"Like the moon, the mind is not self-luminous...both receive their ability to shine from another source. Whereas the moon reflects the light of the sun, the mind reflects the light of the soul."
According to the Tradition (as presented to me by my teachers and their teachers before them), after the preparatory stage of strength & purification, the second stage of practice is the Moon. Whereas the preliminary stage primarily addresses the physical body, the primary focus of the Moon is on the mind.
The Moon stage of practice has two distinct orientations: calm and stable. First, establish a calm and tranquil mind. Second, increase your capacity to sustain that calm state in increasingly destabilizing circumstances. The Moon plays a critical role as a bridge to the final stages of practice (Sun & Fire), making it possible to integrate the increasing energetic and spiritual intensity that unfolds as our practice develops. It is critical to first be established in both calm and stability before moving into the practices which aim to increase your access to power.
According to the Yoga Sutras, one of the primary roles of Asana (the physical postures) is to help us reach a mental state in which “the pairs of opposites cease to have impact.” (Yoga Sutras 2:49) What are the "pairs of opposites?" At the core, they are: attachment and aversion; good and bad; desirable and undesirable; pleasant and unpleasant; fear and peace; love and hate. How would your experience of life be altered if these pairs of opposites no longer had an impact on you? If someone cut you off in traffic and you didn't shift into road rage; if your co-worker brought doughnuts to work and you weren't immediately smacked with a craving; maybe you're seated at a dinner party next someone who's political beliefs don't resonate with your own and you were still able to regard them with honor and respect? Or maybe you got a phone call from the doctor with an unfavorable diagnosis and you managed to stay calm rather than spiraling toward devastation? These would all be good signs that your yoga practice was paying off.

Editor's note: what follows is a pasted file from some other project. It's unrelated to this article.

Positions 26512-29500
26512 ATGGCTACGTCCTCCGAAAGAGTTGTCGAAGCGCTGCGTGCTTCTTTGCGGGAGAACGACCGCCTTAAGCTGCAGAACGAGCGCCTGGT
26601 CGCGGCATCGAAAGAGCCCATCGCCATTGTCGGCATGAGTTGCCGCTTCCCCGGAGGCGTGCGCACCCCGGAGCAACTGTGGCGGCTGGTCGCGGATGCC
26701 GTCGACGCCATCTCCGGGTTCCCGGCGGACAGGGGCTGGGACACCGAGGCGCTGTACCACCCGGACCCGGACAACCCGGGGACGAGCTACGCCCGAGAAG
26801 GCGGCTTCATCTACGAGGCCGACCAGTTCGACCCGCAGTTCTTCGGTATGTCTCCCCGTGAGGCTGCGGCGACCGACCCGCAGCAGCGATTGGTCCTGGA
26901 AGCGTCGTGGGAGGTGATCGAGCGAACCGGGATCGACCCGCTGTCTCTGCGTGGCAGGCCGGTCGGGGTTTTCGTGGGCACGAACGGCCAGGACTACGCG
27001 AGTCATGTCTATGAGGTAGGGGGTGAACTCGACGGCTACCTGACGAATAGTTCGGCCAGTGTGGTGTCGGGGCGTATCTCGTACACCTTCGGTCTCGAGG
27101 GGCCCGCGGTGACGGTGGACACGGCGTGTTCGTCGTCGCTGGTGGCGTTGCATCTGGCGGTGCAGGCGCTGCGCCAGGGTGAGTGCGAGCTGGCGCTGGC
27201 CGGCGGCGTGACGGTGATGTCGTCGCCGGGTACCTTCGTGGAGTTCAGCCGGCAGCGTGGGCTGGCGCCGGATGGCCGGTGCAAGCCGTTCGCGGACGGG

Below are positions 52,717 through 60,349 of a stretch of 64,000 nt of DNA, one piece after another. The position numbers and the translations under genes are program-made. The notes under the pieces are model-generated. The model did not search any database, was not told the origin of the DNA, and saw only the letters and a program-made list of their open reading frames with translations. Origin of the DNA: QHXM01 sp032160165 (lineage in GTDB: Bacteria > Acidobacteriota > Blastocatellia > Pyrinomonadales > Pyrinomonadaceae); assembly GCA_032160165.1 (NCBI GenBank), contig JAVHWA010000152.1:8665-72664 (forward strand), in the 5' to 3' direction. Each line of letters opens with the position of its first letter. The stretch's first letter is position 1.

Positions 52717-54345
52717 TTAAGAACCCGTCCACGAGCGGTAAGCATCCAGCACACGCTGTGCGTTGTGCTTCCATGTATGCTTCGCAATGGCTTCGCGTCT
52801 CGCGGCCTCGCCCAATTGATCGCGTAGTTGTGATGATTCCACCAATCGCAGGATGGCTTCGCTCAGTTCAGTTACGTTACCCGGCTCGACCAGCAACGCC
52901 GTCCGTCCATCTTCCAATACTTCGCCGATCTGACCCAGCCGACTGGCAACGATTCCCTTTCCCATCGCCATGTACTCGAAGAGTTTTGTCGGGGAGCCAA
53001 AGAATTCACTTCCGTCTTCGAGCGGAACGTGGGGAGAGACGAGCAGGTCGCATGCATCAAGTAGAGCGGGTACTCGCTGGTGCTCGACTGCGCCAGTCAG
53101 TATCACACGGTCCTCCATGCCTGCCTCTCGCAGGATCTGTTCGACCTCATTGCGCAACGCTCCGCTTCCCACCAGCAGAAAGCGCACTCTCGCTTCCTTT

Mastery of asana reflects your ability to remain calm in the midst of turbulence; stable in the midst of change. Deepening your practice (in the traditional sense) means slowly, but surely, dissolving your limited sense of self. As you evolve, and the pairs of opposites loosen their grip on you, you will have fewer and fewer ties to what your mind previously held onto for security. Calm and stability are critical safeguards in this process, allowing you to remain steadfast as you engage in the process of dissolving your ego and coming home to your heart.
Steady the MOON
Medicine for the modern mind, Moon practices are deep, challenging and nourishing asana practices with longer holds and an emphasis on creating stability and calm in both body and mind. The asana incorporates both standing postures and floor work with an emphasis on twists, forward bends and longer holds. This approach coupled with a focus on sama vritti and extended exhalations are used to internalize awareness to reconnect you with the pure space of stillness that exists beyond the thinking mind. Moon practice is the foundation of all Tantric Hatha practices that follow. Always take the Moon with you.
Intention To calm, ground and stabilize
Bhav (the theme of the practice)
I am not my thoughts. I am that which experiences the mind thinking.
Moon Practices are ideal if…
You have a busy life or a busy mind
You feel anxious or ungrounded
You want to feel more stable and calm
You are not sleeping or digesting well
You are quick to anger or easily rattled emotionally
You want to improve your concentration and meditation practice
***These teachings are inspired by Yogarupa Rod Stryker, Parayoga & The Himalayan Tradition